January 5, 2016 –
Fifty-eight percent of global employees believe the economic situation in their country will improve in 2016, according to the latest findings of the Randstad Workmonitor survey. Employees in Australia are the most positive (90 percent) while those in Chile and Greece are the least hopeful (35 percent and 19 percent, respectively).
Although expectations are high, only 51 percent of respondents expect to receive a raise and 48 percent to receive a financial bonus at the end of the year. Despite this, 71 percent of respondents expect their employer to perform even better in 2016.
The report also found that 42 percent of employers have an increasing need for workers within the science, technology, engineering, and math fields. More than two thirds of the respondents (67 percent) agree that their employer should invest more in developing digital skills.
But for employers, finding the right talent remains elusive. Fifty-seven percent of global respondents point out that their employer has trouble finding the right talent; they expect it to become increasingly difficult for their employer to find talent in the future. In Hong Kong, 73 percent of respondents think it’s difficult to source the right talent while just 37 percent of respondents from Norway, at the other end of the scale, thought finding talent would continue as a persistent challenge.
Other recent reports also found employers having difficulty sourcing talent. ManpowerGroup‘s recent ‘Talent Shortage Survey’ found that 32 percent of U.S. employers reported difficulties filling job vacancies due to talent shortages. Globally, the study found that the percentage of employers experiencing difficulties continues to rise, increasing from 36 percent in 2014 to 38 percent in 2015.
Manpower reports the most severe talent shortage is in Japan (83 percent). Around two in three employers report difficulty filling jobs in both Peru (68 percent) and Hong Kong (65 percent), while talent shortages are an issue for 61 percent of employers in both Brazil and Romania.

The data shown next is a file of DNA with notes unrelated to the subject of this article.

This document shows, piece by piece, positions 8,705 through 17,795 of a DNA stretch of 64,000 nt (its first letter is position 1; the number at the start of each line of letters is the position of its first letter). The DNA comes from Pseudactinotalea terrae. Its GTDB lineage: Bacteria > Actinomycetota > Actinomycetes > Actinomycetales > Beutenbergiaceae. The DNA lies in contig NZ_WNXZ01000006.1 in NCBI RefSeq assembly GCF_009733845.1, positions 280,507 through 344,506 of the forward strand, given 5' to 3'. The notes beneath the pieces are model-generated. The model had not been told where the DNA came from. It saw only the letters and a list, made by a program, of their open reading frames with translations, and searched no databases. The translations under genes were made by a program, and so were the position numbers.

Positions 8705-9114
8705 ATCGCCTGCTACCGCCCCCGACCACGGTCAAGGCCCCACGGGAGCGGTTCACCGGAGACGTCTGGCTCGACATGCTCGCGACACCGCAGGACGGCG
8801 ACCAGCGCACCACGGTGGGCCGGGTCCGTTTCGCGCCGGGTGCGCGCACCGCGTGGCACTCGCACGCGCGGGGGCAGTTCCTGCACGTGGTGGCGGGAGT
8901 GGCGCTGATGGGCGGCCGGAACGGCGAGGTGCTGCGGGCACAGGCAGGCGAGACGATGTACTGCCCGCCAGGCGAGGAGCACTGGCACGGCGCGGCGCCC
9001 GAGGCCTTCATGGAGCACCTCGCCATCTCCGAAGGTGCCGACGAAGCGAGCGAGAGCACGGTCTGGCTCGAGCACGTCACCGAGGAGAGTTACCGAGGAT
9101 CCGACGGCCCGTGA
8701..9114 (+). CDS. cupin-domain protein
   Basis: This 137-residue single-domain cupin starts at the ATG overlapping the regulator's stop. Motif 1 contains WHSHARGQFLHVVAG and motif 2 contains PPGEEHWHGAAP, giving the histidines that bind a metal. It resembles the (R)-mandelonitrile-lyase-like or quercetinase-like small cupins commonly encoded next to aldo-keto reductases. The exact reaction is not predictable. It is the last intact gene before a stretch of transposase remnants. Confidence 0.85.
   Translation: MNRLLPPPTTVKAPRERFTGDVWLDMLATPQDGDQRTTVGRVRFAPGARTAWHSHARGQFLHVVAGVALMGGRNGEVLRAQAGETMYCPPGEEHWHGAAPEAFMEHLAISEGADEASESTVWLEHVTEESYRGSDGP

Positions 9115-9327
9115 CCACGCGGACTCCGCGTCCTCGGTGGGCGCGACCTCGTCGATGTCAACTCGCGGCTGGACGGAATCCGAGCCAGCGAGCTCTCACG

According to the latest ‘Recruiter Nation Survey’ released by Jobvite, 56 percent of recruiters cite the lack of available skilled talent as a key stumbling block in hiring. The report, which polled over 1,400 executive recruiting and human resources professionals, also found that 95 percent of recruiters anticipate equal or increased competition for talent in 2016.
To make finding good talent an even more difficult task, Randstad’s Workmonitor survey also found that employees who expect to find another job within the next six months dropped in the last quarter. However, increases were recorded in Malaysia (+5), Canada, Chile and Hong Kong (+3). Contrary to these increases, declines were found in France (-9), and India and Turkey (-7).
The number of employees worldwide who actually changed jobs in the last six months went down to 22 percent compared to 24 percent in the last quarter. India, Portugal, Turkey, Austria, Australia and Malaysia had the highest activity of job changes during the last six months.
The appetite to change jobs increased in Greece, Singapore, Slovakia, Denmark, China and Norway compared to last quarter. The U.K., Italy, India, Czech Republic, Brazil, Poland and Japan showed a decrease. Employees in Luxembourg and Portugal have the lowest appetite to change jobs.
Another report showed a much more lively forecast for workers looking to change positions. According to the ‘Employee Development Survey’ released by Saba and WorkplaceTrends.com, one third of U.S. and U.K workers plan to change jobs in the next six months.
If a worker is planning a career change, however, now seems to be the best time to do so. The recently released annual hiring survey by DHI Group found that 61 percent of HR managers and corporate recruiters anticipate more hiring in the first half of 2016 as compared to the second half of 2015. In the next six months, 17 percent of companies surveyed plan to hire 30 percent or more professionals, up five percentage points from the prior year.
Manpower’s latest Employment Outlook Survey found similar results, recording its strongest outlook heading into the New Year since 2007. Of the nearly 59,000 employers interviewed in 42 countries and territories across the globe, employers anticipate an increase in staffing levels in 39 countries and territories. Hiring prospects strengthen in 23 of 42 countries and territories, says Manpower.
Contributed by Scott A. Scanlon, Editor-in-Chief, Hunt Scanlon Media